Set in 1851, and based around the California Gold Rush, The Sisters Brothers (2011) details the picaresque adventures of Eli and Charlie Sisters, low-rent killers hired by their enigmatic boss (known only as the Commodore) to murder a prospector. Along the journey from Oregon City to San Francisco, the brothers snipe at each other, get side-tracked, and engage with a range of oddball characters that deWitt gets great mileage out of. Using the vernacular of the Wild West era as well as its formality, deWitt also plays sparingly with topics such as anti-heroism and the mundanities of life. The result is fresh, unpredictable, and genuinely funny.
Set in the decade prior to and during World War II, Anthony Doerr’s All the Light We Cannot See (2014) tells the story of six-year-old blind girl Marie-Laure LeBlanc, who lives in Paris with her father, a master locksmith at the city’s Museum of Natural History, and the keeper of a gemstone known as the Sea of Flames. In a parallel strand, orphaned eight-year-old science prodigy Werner Pfennig lives in the German mining town of Zollverein. As the war comes to an end, and as the decades slip away, histories and narrative paths intertwine, with Doerr tracing lives across short chapters invested with luxuriant prose. Weighty themes (not least survival, fortitude, moral responsibilities) are addressed but never at the expense of what is truly an impressive feat of brilliant, old-fashioned storytelling.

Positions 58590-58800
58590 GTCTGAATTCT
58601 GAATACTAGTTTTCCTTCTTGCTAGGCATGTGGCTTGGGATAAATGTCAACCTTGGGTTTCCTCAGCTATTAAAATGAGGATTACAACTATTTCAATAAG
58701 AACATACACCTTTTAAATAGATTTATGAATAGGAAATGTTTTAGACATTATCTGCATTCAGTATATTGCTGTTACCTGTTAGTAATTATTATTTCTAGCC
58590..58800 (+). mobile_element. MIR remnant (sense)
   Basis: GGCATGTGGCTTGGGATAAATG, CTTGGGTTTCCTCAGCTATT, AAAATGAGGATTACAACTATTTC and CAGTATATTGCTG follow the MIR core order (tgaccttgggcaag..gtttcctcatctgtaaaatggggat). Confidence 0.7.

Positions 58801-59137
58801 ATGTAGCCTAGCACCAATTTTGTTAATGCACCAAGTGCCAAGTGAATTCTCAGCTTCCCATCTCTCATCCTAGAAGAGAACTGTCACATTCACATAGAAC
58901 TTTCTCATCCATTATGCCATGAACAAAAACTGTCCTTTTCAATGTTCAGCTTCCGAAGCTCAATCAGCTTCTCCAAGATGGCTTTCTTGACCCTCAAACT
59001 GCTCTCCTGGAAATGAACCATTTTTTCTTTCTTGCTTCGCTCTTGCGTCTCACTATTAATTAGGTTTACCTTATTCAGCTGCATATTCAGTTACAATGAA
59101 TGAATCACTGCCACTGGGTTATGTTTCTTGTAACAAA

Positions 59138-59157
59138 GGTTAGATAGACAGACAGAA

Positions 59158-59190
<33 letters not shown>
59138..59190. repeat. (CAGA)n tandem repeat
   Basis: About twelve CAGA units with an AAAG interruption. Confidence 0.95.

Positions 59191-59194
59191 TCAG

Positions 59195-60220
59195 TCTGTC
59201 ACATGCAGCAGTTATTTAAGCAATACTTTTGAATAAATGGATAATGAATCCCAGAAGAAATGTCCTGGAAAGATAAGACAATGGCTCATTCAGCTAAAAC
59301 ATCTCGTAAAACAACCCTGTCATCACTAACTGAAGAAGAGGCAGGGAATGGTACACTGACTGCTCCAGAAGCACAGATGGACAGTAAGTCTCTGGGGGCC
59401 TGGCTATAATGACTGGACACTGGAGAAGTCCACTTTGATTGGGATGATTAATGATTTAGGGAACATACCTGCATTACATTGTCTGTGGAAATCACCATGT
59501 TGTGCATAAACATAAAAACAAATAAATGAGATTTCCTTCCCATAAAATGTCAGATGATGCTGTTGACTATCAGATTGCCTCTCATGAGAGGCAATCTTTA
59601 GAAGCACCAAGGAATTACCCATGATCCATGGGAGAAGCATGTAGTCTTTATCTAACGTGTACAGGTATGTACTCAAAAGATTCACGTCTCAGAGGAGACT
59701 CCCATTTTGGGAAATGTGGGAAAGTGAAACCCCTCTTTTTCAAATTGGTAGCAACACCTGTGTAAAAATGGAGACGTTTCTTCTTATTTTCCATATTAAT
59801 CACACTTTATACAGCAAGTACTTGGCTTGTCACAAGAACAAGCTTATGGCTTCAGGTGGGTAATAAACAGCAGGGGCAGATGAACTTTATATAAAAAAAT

From Fleabag to Hannah Horvath from Girls, Gone Girl to ‘Cat Person’: if the 2010s brought us one trend that’s here to stay, it’s that of difficult-to-like young women whose lives are a mess. Here’s to another decade of them!
Millennial expectations of sex. Alienation in the digital age. Debilitating period pain. The difference between platonic, romantic and sexual love. The politics of punctuation in instant messaging. Sally Rooney tackles them all in Conversations with Friends (2017), which follows the developments of Frances’ friendship with her ex-girlfriend Bobbi, and her new relationship with Nick, an older, married actor.
Using Frances as the focus for the complicated relationships between her characters, Rooney treats us to a beguiling parable of 21st century communication. Frances may be self-absorbed and pretentious to a fault, but her story is all the more honest and engaging because of her genuine flaws. Everyone I know who read Conversations did so in one or two sittings, and we all wanted to discuss it in-depth afterwards.
If you found Frances difficult, the eponymous anti-heroine of Ottessa Moshfegh’s Eileen (2015) is something else. Eileen is self-loathing, addicted to laxatives, and keeps a frozen mouse in her glove compartment. She works at a boy’s prison, drinks with her alcoholic father, and spends her weekends stalking her crush. Something is about to happen which forces her to leave town, and the noir-esque build-up to this revelation is a welcome reminder that contemporary Gothic novels can be just as fun as their predecessors.
Moshfegh plays her cards very close: the plot is sparse until the final quarter of the novel, but her delightfully macabre exploration of Eileen’s psyche (not for the faint-hearted) is a page-turner in its own right. I haven’t felt so seduced by a character’s nastiness since Tom Ripley.
JP O’ Malley
Reading the work of Franz Kafka and Sigmund Freud isn’t going to cure you if you suffer from anxiety. But it may help you accept that a certain level of suffering and fear is an integral and necessary part of the human condition. Their lives and work also seems aptly appropriate to look back on when analysing this last decade of uncertainty we’ve just lived through.